Combining events of similar severity such as cause-specific mortality, non-fatal myocardial infarction and stroke is generally accepted. In addition, the diagnostic criteria for these events are well defined and can be validated. Problems emerge when events of varying severity are combined. Adding self-reported angina, vascular procedures, and hospitalizations to major cardiovascular events is debatable. Whether a patient is hospitalized or has a costly procedure could be seen as a marker of disease severity, but it could also be influenced by whether the patient has health insurance coverage.
Experience has shown that the more subjective and the least serious events that represent components of a composite outcome are the most likely to respond favorably to treatment, compared to events that are more objective and serious. In MIRACL, more than 3,000 patients with unstable angina or non-Q-wave acute myocardial infarctions were randomized to 80 mg of the lipid-lowering drug atorvastatin or placebo and followed for 16 weeks.5 The risk of the composite outcome, which included all-cause mortality, non-fatal myocardial infarction, cardiac arrest and hospitalization for recurrent ischemic symptoms, was lower in the statin group, although the p-value was only borderline (0.048).
The overall difference between the active and placebo groups was driven by a 26% reduction in hospitalized angina (p=0.02), which comprised 45% of all events. For the harder outcomes, the treatment group differences were smaller and none reached statistical significance. A recent meta-analyses1 of 12 statin trials in this population (n = 13,024) confirmed that initiation of statin therapy within two weeks of acute coronary syndrome does not reduce death, recurrent infarction or stroke within four months.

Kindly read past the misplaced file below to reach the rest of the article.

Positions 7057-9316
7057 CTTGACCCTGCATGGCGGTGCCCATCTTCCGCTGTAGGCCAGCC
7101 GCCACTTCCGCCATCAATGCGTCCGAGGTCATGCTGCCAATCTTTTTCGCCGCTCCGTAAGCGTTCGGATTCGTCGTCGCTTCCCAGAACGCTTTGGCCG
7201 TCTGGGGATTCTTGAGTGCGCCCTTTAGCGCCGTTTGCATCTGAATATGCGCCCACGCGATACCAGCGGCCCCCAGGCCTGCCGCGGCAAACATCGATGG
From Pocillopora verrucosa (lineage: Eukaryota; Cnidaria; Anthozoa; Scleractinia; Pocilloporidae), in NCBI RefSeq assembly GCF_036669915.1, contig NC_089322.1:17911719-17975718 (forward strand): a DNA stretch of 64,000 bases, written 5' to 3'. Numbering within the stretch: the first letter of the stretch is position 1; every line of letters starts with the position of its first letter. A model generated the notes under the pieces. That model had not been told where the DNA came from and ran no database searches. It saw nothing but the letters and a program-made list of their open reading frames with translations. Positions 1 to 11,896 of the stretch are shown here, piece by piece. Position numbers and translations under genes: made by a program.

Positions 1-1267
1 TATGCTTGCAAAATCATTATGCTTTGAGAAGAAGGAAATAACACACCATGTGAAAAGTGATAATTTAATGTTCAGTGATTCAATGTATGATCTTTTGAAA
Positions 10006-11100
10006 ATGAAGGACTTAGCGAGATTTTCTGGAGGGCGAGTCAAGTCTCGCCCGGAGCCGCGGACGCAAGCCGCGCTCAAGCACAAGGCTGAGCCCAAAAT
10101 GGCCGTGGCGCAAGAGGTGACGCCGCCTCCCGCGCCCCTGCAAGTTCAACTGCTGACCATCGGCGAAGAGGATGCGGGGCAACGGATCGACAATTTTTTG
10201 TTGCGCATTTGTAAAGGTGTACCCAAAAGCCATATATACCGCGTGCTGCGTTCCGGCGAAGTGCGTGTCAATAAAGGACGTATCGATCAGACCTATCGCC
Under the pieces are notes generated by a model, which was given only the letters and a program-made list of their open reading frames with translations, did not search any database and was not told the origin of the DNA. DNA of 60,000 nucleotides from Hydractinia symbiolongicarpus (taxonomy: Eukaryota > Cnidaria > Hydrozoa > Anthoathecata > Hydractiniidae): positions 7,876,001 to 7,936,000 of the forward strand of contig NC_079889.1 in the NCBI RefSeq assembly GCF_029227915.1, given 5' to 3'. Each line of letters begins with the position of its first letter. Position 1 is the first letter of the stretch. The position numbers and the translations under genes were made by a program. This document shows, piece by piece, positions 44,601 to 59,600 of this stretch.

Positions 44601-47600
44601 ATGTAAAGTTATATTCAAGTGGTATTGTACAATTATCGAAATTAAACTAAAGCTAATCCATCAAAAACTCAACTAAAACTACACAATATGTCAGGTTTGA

When faced with a composite outcome that is statistically significant, always consider 1) why each individual component was selected and 2) its contribution to the overall outcome. The components of a composite endpoint should make clinical sense. Ideally, the most important components should show individual statistical significance, or very strong and consistent trends.
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